KJIPUKTUK (Halifax) – SInce at least late February migrant justice advocates and health experts have been asking the province to implement specific measures ensure that migrants, including people without migration status, refugee claimants, international students and migrant workers, all have full access to the COVID-19 vaccine.
Getting the province to pay attention continues to be an uphill battle.
A virtual press conference held this morning reminded the people in charge one again that language barriers, not having a health card, an over-dependence on employers, as well as concerns about confidentiality present serious obstacles for many.
“We are calling for immediate action on the part of the Nova Scotia government to ensure a safe, accessible and just vaccine plan, which does not leave migrants behind,” said Stacey Gomez, an organizer with No One is Illegal – Halifax/Kjipuktuk (NOII-Hfx) and the Migrant Worker Rights Working Group.
“For example, while Nova Scotians are able to book their vaccine appointments online, migrants without health cards are required to call a number to book an appointment. They face many barriers in doing so, including not being able to get through sometimes because of the long wait times. It’s also difficult to navigate the system when you call in, Gomez said.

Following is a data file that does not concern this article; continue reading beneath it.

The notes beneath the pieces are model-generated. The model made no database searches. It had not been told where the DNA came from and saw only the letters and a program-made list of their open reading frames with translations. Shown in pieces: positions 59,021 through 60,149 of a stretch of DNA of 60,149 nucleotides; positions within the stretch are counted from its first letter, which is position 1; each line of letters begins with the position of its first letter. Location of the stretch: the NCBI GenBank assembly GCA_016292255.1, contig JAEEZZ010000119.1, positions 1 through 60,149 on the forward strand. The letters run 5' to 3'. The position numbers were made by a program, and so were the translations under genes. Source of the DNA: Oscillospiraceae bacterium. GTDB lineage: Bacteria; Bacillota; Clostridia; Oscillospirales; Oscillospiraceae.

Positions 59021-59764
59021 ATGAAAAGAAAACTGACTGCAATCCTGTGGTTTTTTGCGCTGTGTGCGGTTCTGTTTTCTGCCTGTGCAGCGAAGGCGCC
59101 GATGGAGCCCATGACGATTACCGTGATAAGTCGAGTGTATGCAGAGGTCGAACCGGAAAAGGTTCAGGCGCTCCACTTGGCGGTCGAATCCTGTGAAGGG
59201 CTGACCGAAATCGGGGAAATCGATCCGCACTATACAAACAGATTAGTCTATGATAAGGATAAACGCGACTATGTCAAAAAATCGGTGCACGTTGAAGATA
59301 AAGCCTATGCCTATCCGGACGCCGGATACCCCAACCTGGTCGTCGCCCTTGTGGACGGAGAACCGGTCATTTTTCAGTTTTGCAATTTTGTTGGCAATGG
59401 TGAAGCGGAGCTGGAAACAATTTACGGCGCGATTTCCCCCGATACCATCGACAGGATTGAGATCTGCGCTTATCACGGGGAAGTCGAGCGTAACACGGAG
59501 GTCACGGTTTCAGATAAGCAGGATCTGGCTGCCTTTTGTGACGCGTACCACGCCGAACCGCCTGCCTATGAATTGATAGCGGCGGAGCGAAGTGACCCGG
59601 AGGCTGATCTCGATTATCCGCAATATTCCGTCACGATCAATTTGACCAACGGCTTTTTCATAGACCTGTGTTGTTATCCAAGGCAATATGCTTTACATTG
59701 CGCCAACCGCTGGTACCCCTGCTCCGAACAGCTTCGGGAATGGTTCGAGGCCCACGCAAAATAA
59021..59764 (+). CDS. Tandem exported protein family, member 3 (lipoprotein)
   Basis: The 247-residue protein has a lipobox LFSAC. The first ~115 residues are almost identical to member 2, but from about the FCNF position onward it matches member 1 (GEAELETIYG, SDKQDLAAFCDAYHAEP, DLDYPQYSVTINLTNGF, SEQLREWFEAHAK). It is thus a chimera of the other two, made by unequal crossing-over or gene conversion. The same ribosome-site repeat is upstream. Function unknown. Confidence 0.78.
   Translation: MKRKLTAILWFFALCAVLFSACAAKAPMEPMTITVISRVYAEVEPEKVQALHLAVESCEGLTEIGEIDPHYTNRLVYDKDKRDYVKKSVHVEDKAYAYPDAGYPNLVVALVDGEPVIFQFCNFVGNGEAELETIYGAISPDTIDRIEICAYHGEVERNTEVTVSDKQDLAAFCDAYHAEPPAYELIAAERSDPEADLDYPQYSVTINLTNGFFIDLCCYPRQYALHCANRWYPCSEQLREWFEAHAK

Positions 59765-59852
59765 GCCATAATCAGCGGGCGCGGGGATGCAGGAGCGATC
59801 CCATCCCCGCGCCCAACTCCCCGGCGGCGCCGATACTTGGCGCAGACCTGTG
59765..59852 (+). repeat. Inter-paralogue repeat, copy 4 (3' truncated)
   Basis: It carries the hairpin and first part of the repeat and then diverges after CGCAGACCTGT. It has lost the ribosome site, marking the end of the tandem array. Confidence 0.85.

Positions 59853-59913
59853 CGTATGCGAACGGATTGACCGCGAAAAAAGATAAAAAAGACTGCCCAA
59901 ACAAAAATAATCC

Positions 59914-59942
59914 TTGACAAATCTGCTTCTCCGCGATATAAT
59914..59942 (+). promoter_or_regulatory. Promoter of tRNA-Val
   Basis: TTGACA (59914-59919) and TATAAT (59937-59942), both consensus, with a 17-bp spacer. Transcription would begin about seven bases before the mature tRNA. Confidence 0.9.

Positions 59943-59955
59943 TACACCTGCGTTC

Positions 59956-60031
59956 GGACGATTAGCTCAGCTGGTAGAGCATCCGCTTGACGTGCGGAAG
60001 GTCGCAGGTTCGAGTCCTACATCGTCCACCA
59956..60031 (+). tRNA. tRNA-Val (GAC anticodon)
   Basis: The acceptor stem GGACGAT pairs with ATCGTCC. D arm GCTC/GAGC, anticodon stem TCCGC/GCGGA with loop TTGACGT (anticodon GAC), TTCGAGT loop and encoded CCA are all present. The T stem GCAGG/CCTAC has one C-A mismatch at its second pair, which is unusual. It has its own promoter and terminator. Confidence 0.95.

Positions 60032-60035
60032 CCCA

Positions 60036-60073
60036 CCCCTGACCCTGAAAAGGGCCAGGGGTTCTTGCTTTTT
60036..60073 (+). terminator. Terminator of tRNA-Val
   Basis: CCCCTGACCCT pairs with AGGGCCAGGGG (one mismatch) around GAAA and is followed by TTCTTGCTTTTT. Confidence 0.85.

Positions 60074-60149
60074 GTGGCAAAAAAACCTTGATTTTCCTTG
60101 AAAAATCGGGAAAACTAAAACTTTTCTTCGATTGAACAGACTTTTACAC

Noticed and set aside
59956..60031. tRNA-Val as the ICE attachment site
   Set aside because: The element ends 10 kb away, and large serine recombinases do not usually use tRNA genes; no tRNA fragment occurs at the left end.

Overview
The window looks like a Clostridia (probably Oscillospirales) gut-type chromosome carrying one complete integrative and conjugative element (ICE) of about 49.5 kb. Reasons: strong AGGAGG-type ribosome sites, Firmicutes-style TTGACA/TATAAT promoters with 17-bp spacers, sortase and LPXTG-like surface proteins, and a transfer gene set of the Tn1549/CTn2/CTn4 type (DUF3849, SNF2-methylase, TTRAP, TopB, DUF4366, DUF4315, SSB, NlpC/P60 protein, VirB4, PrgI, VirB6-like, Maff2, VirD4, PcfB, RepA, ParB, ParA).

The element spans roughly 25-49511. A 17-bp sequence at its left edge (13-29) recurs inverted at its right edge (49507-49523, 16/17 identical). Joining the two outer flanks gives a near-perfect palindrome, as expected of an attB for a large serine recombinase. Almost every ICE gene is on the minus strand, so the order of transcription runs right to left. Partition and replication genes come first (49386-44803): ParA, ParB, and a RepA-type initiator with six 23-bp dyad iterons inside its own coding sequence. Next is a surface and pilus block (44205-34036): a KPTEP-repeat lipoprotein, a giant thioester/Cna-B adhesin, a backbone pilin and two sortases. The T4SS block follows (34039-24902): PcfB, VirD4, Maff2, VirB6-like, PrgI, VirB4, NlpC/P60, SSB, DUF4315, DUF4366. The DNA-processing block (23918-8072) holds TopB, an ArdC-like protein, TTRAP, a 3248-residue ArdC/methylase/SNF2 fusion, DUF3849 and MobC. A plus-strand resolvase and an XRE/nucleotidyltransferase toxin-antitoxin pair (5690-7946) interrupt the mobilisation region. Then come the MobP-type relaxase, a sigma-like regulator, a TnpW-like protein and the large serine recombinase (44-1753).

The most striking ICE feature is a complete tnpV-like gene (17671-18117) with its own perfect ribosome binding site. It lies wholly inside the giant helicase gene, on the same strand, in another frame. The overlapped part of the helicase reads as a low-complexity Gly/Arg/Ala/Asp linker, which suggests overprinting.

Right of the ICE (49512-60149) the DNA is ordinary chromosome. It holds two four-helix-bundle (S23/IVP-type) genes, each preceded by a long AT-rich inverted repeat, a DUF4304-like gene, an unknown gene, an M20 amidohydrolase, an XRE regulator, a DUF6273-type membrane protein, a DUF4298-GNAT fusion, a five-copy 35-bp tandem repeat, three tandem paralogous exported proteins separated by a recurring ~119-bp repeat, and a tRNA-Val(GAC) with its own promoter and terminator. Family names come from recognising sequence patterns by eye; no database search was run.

Migrant workers enrolled in the temporary foreign worker program are particularly vulnerable to coercion by their employers, making it difficult to come to their own independent decision in terms of the vaccine, Gomez said.
Refugees equally affected
The inability to book an online appointment without a Nova Scotia health card is something that affects refugees as well, said Shiva Nourpanah, Halifax Refugee Clinic Board Member and Adjunct Prof, Dalhousie and Saint Mary’s University.
“Refugee claimants do have government health care provided by the federal government, but they’re still not able to access vaccination appointments in the smooth facilitated way that is available to Nova Scotians living in Nova Scotia, who have MSI cards, Nourpanah said.
No sharing of confidential data
In a taped message Tari Ajadi, a board member of the Health Association of African Canadians as well as with the East Coast Prison Justice Society addressed the need for privacy, given the precarious status of many migrants.
“Provincial leaders must ensure that all migrants, regardless of immigration status, have access to vaccines in a safe, just way. This includes a formal guarantee that information will not be shared with the Canada Border Services Agency, and ensuring that vaccines are available in the newcomer clinic as well as in mobile vaccination clinics,” Ajadi said.
“By forcing people to disclose information and setting up barriers if they do not have a health card, we run the risk of undermining trust in the health system at a time when we need to encourage everyone to get vaccinated. We also run the risk of exposing migrant residents regardless of immigration status to harmful stress, which may have further health implications in the future, said Ajadi.
Monika Dutt, MD, a public health and family physician at the Ally Centre of Cape Breton provided her own unique healthcare perspective.
“As a health care worker and community member, I was profoundly grateful to receive my first dose of vaccine and I want every resident of the province to feel the same ease and safety when getting there,” said Dutt.